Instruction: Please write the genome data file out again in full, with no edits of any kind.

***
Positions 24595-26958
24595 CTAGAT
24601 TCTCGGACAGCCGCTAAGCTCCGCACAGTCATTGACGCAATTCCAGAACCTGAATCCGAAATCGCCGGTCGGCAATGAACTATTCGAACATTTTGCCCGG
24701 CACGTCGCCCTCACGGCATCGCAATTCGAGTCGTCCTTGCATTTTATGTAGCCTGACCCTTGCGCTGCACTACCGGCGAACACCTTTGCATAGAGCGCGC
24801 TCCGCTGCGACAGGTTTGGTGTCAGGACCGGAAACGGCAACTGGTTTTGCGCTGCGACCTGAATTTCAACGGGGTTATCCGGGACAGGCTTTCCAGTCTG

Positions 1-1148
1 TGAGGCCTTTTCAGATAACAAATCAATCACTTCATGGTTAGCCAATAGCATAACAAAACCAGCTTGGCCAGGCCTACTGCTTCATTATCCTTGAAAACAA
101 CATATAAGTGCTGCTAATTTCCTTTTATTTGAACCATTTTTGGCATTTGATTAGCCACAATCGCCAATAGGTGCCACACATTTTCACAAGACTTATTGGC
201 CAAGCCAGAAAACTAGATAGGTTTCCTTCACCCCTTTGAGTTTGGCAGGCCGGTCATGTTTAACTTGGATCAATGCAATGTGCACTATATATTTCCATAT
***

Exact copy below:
Positions 24595-26958
24595 CTAGAT
24601 TCTCGGACAGCCGCTAAGCTCCGCACAGTCATTGACGCAATTCCAGAACCTGAATCCGAAATCGCCGGTCGGCAATGAACTATTCGAACATTTTGCCCGG
24701 CACGTCGCCCTCACGGCATCGCAATTCGAGTCGTCCTTGCATTTTATGTAGCCTGACCCTTGCGCTGCACTACCGGCGAACACCTTTGCATAGAGCGCGC
24801 TCCGCTGCGACAGGTTTGGTGTCAGGACCGGAAACGGCAACTGGTTTTGCGCTGCGACCTGAATTTCAACGGGGTTATCCGGGACAGGCTTTCCAGTCTG

Positions 1-1148
1 TGAGGCCTTTTCAGATAACAAATCAATCACTTCATGGTTAGCCAATAGCATAACAAAACCAGCTTGGCCAGGCCTACTGCTTCATTATCCTTGAAAACAA
101 CATATAAGTGCTGCTAATTTCCTTTTATTTGAACCATTTTTGGCATTTGATTAGCCACAATCGCCAATAGGTGCCACACATTTTCACAAGACTTATTGGC
201 CAAGCCAGAAAACTAGATAGGTTTCCTTCACCCCTTTGAGTTTGGCAGGCCGGTCATGTTTAACTTGGATCAATGCAATGTGCACTATATATTTCCATAT